Browsing the blog archives for May, 2008

Real-Time Hair-Splitting

No Comments
Games

For the last week or two, before the whole fiasco with Electronic Arts revealing that it was deciding to install crapware and spyware on its customers’ computers, Shamus was delving into “Real Time Strategy” games with posts on Starcraft and Sins of a Solar Empire. In this post, Shamus begins by bringing attention to the observation that “Real Time Strategy” is a bit of a misnomer for RTS games, positing “Real Time Tactical” instead.

Many years ago I actually made the same observation. Real-Time Strategy games don’t really have much to do with large scale strategy, just with immediate engagements. That’s tactics, after all, not strategy – right? Not exactly.

I made a comment about this on Shamus’ blog:

It seems a little silly to try and keep defining down RTS games into narrower and narrower niches. Yes, RTS may be a bit of a misnomer, but trying to deride the genre as being “not strategic” or “not even tactical” is just wrong. You might as well say “Chess isn’t a strategic game, it’s a tactics game” — Which on some level might be true, but it also belies inexperience with the game. Strategy bubbles up inevitably, it’s simply a matter of being well-versed enough in the game (whether Starcraft or Chess) to see it.

What’s the deal here, is it armchair generals too attached to the word strategy to even admit that something they may not be good at (rapid, fine motor skills coupled with high speed decision making) also contains strategy?

Later it was observed that tactics and strategy are two sides of the same coin, or just positions on the same continuum. I can get behind that. It’s pretty common sense, after all, that the large-scale strategy of a war is integrally related to the small scale tactics (and vice versa). It’s only an unnatural preoccupation with terminology that leads elsewhere.

A couple of the commenters continue on, intent on dismissing Real Time Strategy games as not pure enough Strategy for them. The funny thing is, pretty much all of the complaints are just simply invalid. It’s claimed that winning at Starcraft is just a matter of massing units and clicking attack-move into your opponent’s base. No. It’s also claimed that winning at Starcraft is a matter of studying build orders. Again, no.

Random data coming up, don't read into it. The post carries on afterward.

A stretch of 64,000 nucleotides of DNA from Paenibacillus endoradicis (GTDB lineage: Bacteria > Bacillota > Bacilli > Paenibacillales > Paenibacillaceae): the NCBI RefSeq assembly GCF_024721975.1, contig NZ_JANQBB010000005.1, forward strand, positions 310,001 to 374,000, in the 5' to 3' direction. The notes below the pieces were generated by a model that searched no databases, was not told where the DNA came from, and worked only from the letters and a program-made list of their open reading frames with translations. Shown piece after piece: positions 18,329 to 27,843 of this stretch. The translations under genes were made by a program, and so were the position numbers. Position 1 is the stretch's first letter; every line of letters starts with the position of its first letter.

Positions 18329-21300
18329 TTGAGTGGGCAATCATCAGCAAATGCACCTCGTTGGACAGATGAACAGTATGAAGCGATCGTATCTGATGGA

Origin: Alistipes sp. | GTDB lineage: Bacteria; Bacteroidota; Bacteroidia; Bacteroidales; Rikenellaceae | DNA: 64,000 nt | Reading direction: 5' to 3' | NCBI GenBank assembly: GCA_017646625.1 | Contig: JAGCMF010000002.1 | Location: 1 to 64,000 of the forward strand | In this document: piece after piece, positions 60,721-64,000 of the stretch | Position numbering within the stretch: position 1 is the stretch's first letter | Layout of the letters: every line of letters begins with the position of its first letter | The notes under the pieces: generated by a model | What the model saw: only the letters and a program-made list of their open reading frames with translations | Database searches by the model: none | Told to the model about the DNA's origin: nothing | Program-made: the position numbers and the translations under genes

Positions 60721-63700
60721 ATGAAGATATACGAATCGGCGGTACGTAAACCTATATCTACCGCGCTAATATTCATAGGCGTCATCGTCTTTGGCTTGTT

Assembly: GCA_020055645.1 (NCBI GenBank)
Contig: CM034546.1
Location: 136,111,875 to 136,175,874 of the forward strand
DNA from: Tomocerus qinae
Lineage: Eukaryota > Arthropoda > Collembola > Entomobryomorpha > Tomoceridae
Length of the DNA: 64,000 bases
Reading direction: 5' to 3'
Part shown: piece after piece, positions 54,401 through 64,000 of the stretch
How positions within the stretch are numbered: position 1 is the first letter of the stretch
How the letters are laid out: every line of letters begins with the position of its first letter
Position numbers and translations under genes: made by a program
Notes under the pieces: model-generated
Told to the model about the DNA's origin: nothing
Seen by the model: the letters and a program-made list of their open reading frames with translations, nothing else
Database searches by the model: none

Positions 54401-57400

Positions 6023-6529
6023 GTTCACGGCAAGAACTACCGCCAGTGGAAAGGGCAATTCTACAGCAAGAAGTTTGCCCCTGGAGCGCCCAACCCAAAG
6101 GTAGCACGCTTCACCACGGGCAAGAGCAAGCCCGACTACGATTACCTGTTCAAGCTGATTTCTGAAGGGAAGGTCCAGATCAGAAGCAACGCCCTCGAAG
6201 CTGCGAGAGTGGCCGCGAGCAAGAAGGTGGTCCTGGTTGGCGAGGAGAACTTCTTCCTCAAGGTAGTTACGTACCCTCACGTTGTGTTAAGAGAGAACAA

I’m not good at Real Time Strategy games. I just don’t care for the click-heavy gameplay and rapid fire micromanagement of bases, troops, and control groups to bother seriously trying to improve. But even being only slightly above average, at best, it’s obvious that Starcraft is not won through clicking attack move, and it isn’t won through memorizing build orders. It’s pretty much like claiming that dribbling wins you basketball games. Yes, in the sense that if you can’t dribble the ball, then you’re a pretty limited player. You never learned the essentials of the game, so chances are you’ll get demolished by someone who has learned the essentials.

I don’t care for it either, which is why I don’t put in the effort it would take to do so. But even being mediocre, when you watch high level play in Starcraft or Warcraft, the game is actually quite exciting and highly sophisticated. Yes, the first minute or so of the game are always going to be mining and scouting. But there’s a lot of nuance there — Does a player go immediately on the offensive? Does he harass? Does he focus on upgrading his tech, hoping to out-tech his opponent? Does he try to expand early and secure an economic advantage? And these are just basic decisions that are made every game. What about the map features, the opponent’s race, the opponent’s decisions as revealed through scouting (you did scout, right)?

This may not be a great example, but I’ve actually been kind of engrossed in BladeofAiur‘s videos lately (for the past couple of weeks – before these Starcraft tangents even began, oddly enough). Here’s a video of a rather cool game. Probably not the best example of demonstrating strategy and tactics in Starcraft, but good and entertaining nonetheless.

And the second half …

If you liked that game, do check out some of BladeofAiur‘s other videos. He does good commentary that helps you understand the stakes and the strategies in the matches. There’s a heck of a lot of good viewing material to go through if you’re interested in watching competitive level Starcraft.